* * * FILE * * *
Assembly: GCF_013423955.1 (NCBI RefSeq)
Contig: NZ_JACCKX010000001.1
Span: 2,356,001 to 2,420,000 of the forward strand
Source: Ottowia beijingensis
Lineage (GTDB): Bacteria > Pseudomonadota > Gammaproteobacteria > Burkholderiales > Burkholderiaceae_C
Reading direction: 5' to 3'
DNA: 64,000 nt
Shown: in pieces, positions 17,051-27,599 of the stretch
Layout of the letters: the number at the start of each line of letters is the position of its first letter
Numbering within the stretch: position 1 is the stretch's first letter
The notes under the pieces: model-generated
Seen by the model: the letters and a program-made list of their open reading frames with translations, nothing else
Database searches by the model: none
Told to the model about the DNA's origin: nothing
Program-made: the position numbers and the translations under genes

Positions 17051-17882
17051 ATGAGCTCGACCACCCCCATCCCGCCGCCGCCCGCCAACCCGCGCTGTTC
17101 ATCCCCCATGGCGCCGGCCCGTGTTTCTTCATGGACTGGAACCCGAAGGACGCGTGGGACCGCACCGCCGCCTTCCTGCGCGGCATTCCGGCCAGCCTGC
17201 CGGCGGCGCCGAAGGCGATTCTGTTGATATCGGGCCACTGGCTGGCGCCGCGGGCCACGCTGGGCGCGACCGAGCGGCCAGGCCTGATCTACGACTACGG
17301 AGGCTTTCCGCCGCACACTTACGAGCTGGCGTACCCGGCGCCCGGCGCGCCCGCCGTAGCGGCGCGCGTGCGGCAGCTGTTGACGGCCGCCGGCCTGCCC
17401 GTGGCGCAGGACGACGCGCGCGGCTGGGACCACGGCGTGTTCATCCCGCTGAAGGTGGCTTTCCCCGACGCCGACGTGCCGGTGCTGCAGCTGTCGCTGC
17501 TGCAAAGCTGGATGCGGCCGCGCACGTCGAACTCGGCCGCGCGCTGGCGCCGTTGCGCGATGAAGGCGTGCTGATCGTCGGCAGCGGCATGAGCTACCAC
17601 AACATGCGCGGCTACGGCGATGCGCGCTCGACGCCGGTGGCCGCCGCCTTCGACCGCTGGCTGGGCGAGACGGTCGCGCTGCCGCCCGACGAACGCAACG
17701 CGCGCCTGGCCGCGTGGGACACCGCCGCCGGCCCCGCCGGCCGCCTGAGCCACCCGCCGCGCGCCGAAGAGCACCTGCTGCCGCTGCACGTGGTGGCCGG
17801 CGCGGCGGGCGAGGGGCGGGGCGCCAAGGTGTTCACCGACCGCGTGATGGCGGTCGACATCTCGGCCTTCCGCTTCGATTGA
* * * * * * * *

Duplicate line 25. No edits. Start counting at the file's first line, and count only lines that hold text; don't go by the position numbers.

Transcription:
17801 CGCGGCGGGCGAGGGGCGGGGCGCCAAGGTGTTCACCGACCGCGTGATGGCGGTCGACATCTCGGCCTTCCGCTTCGATTGA